be required if, having regard to the nature and slope of the side of the excavation
and other relevant circumstances there is no reasonable likelihood that earth,
rocks other material will fall or dislodge from a height of more than1.5m and
bury, trap or strike a person that is in the excavation. The risk assessment process
will be used to identify unstable conditions and the risks involved. Shoring the
face of an excavation will proceed as the work of excavation progresses. Where a
mechanical digger is used, the risk assessment will be used to determine whether
any part of the trench may be left unsupported. Shoring may include any suitable
system of temporary supports and sheeting material used to maintain the
stability of the sides of an excavation. The installation and removal of shoring will
take place from outside an excavation.

4.3.1 Removal of shoring support


When removing shoring, the support system will be extracted /
dismantled in the reverse order of its installation. Persons performing the
work in the excavation will not work outside the protection of the ground
support system.

4.4 Benching and battering excavation walls


Both benching and battering of excavation walls are methods of work which may
be used to minimize the risk of the soil or rock slipping onto the excavation.

If battering is implemented, it will commence from the bottom of the excavation.


When benching or battering the walls of an excavation, an angle of repose of 45
degrees will not be exceeded unless certified in writing by a geotechnical
engineer.

4.5 Inspection of support system


Where risks or hazards that create a risk to health and safety of those carrying
out the work are identified, they will be controlled prior to any further work
being carried out. This may require further advice from geotechnical and design
engineers to review the adequacy of the control measures in place. The risk

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assessment will be reviewed at all terms during the excavation works.

The following conditions will be considered or monitored:


a) Shoring becoming unstable
b) Shoring components not secure or failing
c) Angle of batter remains sufficient to prevent collapse
d) Premature removal of shoring
e) Workers in excavations venturing outside the confines of shoring, benching or
battering
f) Cracks appearing near the edge of an excavation
g) Excavated and other material being placed within the zone of influence of the
excavation (h) machinery operating within the zone of influence of
excavations causing weight and vibration influences
h) Surface soil falling into the excavation
i) Water seeping into excavations from its side walls or base
j) Changes to soil and/or weather conditions
k) Extra loading
l) Ssurface water or run-off entering the excavations or accumulating on
surface near the excavation
m) Inclined bedding planes “dipping” into the excavation
n) Heaving or swelling of the ground at the bottom of the trench
o) Subsidence alongside the excavations
p) Unsafe access or egress
q) Exposure of contaminated ground
r) Undercutting of the excavation

4.6 Security of excavation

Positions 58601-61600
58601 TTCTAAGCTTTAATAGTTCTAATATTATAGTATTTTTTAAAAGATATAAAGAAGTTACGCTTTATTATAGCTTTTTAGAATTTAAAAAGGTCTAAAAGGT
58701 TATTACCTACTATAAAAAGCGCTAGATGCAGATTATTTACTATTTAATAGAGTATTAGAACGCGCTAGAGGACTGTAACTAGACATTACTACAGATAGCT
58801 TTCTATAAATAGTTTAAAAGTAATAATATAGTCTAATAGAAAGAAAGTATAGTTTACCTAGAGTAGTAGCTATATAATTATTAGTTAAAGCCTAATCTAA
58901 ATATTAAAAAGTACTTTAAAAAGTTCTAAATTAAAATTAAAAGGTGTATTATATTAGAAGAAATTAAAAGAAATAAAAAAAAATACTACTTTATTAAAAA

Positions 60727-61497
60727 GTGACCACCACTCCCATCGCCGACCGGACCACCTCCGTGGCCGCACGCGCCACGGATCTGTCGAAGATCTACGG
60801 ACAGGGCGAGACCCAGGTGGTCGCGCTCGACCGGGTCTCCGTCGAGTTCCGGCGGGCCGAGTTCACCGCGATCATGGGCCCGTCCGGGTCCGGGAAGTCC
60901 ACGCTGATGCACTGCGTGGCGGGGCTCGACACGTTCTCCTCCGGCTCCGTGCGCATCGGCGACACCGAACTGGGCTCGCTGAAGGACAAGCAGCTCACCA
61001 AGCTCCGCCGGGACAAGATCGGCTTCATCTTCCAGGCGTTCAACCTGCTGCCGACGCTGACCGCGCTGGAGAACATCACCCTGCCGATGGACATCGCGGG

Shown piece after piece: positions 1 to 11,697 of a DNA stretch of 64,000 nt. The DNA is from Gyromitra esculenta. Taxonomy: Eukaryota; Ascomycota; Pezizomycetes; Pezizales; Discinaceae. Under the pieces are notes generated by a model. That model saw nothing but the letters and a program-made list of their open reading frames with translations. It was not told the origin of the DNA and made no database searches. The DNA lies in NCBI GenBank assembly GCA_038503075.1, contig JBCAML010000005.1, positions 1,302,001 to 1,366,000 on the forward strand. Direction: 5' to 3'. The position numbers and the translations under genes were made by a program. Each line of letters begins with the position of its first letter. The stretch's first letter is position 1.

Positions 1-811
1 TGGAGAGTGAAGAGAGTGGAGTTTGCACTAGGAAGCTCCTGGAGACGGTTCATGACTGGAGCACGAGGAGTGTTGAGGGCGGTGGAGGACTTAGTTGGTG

A risk assessment will be conducted in order to determine which controls will be
implemented to ensure the security of excavation both during work and when
left unattended.

The control measures implemented will be appropriate and effective for the
hazards and risks of the situation. Consideration will be given to factors such as
how long the excavation will be open, and who may gain access to the
excavation. The following control measures will be considered:

a) Isolating the hazardous area, such as by the use of perimeter fencing,


barricades, screens, barriers, handrails and/or covers, which are capable of
preventing access or preventing the fall of a person
b) Removal or lowering ladders on work site
c) Immobilization of plant to prevent unauthorized use
d) Compliance with relevant HSE requirements.
e) Hazard warning lights, signs, markers or flags

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f) Site security measures, including fencing or use of safety observer(s)


g) Night lighting.

Signs will be erected around the site showing the name and contact telephone
number (including afterhours emergency number) of the Mashael Asser
Contracting Est./contractor emergency numbers.

4.6.1 Fall prevention


A safe system of work and appropriate control measures will be provided
wherever persons are exposed to a risk of falling during excavation work. It is a
HSE requirement to effectively fence all excavations and holes more than 1.2m
deep. It will also be noted that all platforms, open sides of stairways and
stairway landings will be fenced.

In addition to the security measures listed above, the following measures to


prevent falls will be considered:

a) Use of intermediate platforms for deep excavation


b) Provision of a safe means of movement between different levels of the
excavation
c) Provision of an adequate fall arrest system
d) Backfilling as work progresses Control measures will be properly installed and
maintained until the work is completed or until there is no longer any risk of
persons falling into the excavation.

4.6.2 Prevention of drowning


Where, during excavation work, and excavation is likely to collect or retain
water so as to create a hazard to persons in the vicinity, the excavation will be
covered or fenced off.

Control measures will be provided where there is a risk of a person drowning


as a result of a fall into water or other liquid, eg slurry. The following
measures will be considered:
a) Provision of positive means of fall protection such as fencing, handrails and
safety harness
b) Provision of an observer.

4.7 Underground services


Before starting the work, the location of any underground services (eg.
electricity, telecommunication cables, etc) will be identified. Wherever service
plans are available they will be obtained by the Mashael Asser Contracting Est.